It’s been a while since i wrote an article for this series. All the “masochists” out there must be wondering. The truth is that firstly there was no interesting topic to write about and secondly it is pretty hard to write such an article since it needs a lot of research from my side. Anyway, yesterday i got a comment from Kim on the revisions removal here. What she is asking is a way to change all the articles from the “Uncategorized” category to another one through the database rather from the WordPress administration. It sounds pretty reasonable since she claims she wants to do so for over a thousand posts. Obviously, using the admin is not an option. To go through this i feel it’s necessary to see how WordPress stores categories and the relationship with the posts.
As you can see on the figure on the right, the relationship between a post and it’s categories is not that straight forward. That is because WordPress uses a rather complex way to represent a category. As you can see there is a table “term”. In there, all the categories, tags and links of your blog are stored. But they are all messed up. In order to figure out which is what there is another table called “term_taxonomy” that actually stores the “genre” of the term. In other words, there, you will find if the term is a category, a link or a tag. Finally, there is the table “term_relationships” where a term is associated with a post in a way of “post_id -> taxonomy_id”.
In order to illustrate how this works here is a small example. When you start out your blog there is a category called “Uncategorized”. That is stored in the “terms” table with it’s name, slug and, ofcourse, it’s id. In order to show that it is a category, there is an entry on the “term_taxonomy” table where the term with id 1 (in which case is the “Uncategorized” term) is given a taxonomy id of 1 and is set to have a taxonomy of “category”. This way, WordPress defined that there is a category named “Uncategorized”. Finally, to add the post with id 1 (the one that welcomes you to your blog) under the “Uncategorized” category there is a final entry on the table “term_relationships” where the object with id 1 (the first post) is associated with the term taxonomy with id 1 (the “Uncategorized” category). Not simple, but that’s that.
As a developer, i’d like to pose an objection to this way of representation. In my oppinion, it’s not good for many reasons. First, there is no clear way of representation for crucial entities within your blog, which are categories and a tags. I think there should be different tables for those two. Secondly, from a more practical point of view, imagine having 30 categories and 1000 tags. If you wanted to join the relationships table with the posts one to get a category related result, you would get x1000 rows on your result set for no reason. On the other hand, i can see it’s too late to change it since every new release has to be backwards compatible with the older ones, so changing it is not an option.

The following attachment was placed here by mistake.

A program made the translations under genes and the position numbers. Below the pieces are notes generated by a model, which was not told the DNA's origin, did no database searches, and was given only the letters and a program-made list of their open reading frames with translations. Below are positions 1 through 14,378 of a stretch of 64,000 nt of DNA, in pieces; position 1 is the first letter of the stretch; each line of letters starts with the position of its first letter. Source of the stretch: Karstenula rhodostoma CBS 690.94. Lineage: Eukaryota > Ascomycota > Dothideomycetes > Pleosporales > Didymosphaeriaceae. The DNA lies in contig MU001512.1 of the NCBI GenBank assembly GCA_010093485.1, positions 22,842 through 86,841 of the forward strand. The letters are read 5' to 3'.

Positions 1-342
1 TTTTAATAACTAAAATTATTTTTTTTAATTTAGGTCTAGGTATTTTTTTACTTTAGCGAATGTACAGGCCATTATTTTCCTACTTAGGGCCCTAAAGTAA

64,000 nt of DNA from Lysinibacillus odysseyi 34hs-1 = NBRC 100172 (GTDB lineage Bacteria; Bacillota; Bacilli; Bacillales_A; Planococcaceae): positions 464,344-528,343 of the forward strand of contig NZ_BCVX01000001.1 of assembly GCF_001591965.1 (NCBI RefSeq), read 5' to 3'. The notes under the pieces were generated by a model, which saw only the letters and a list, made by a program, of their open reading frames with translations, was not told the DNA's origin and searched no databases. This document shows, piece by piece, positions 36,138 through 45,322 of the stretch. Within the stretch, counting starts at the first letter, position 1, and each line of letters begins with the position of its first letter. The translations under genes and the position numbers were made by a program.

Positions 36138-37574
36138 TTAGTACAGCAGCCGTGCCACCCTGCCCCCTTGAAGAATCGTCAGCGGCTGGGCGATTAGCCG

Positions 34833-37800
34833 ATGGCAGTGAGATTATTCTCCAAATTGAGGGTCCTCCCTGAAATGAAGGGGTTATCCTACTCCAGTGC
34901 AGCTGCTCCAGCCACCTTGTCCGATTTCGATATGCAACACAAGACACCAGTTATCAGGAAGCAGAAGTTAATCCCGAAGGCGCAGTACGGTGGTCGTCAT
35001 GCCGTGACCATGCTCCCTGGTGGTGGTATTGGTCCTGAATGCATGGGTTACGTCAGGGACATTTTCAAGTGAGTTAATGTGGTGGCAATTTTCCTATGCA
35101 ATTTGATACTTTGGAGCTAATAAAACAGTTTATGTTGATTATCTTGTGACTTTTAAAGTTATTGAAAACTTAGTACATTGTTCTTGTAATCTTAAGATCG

Enough with the “optimizing” rambling. Let’s get down to what Kim asked. As it might seem obvious now, you need to take the following steps:
Before going on with the queries that would do such a thing, there is a pitfall i’d like you to notice. In the table “term_relationships” the columns “object_id” and “term_taxonomy_id”, both, form the primary key of the table. This means, among other things, that there can’t be the same pair of object id and taxonomy id more than once in the table. For instance, you can’t have object id 5 and taxonomy id 1 twice (or even more) in the table. That’s reasonable since one post doesn’t need to associate to the same category twice. One row is enough to declare the relationship. Now, why would that happen? Consider the case where, creating a post, you saved it at first and then chose a category for it. If you forgot to remove the “Uncategorized” category (which was added by default on the save) this post belongs both to “Uncategorized” and your category of choice. This means that on the relationships table there are two rows with the same object id (the post at hand) and the two taxonomy ids, 1 for the “Uncategorized” and another number for the other category (let’s say it’s 10). In this scenario, wanting to change the taxonomy id from 1 to 10 would cause an error since you would have a key conflict. This scenario, although possible, is highly unlikely, since all your “Uncategorized” posts would probably not be associated with any other category, especially the one you targeted on moving them.
Leaving the above, worst case scenario, aside, here are the two SQL queries that will do the dirty job. The first one will return all the categories with their properties. From there you will get the taxonomy id we want.
The second one, is the one that will actually do the job. Here we assume that the taxonomy id of the target category is 10 but you replace that with the one you found from the above query.
Pretty easy huh? Now here comes the question. Why not go through “Manage->Categories->Uncategorized” and change the name there. Well, from a practical point of view, there is no difference what so ever. But, a WordPress installation defaults to this one. This means that this category will become the one that keeps all the posts that don’t have any category. If you name it something else it might be semanticaly wrong to you. Using this way, you keep your default “Uncategorized” category where all “orphaned” posts reside and you file your so far “orphaned” to a category that might make some sense to you.
I hope this answers Kim’s question. One more note on the subject. Backup, backup and… ahm backup! When messing with your database, a small mistake on your query might bring your blog down to it’s knees. As always, comments, errors, suggestions all are welcome and appreciated!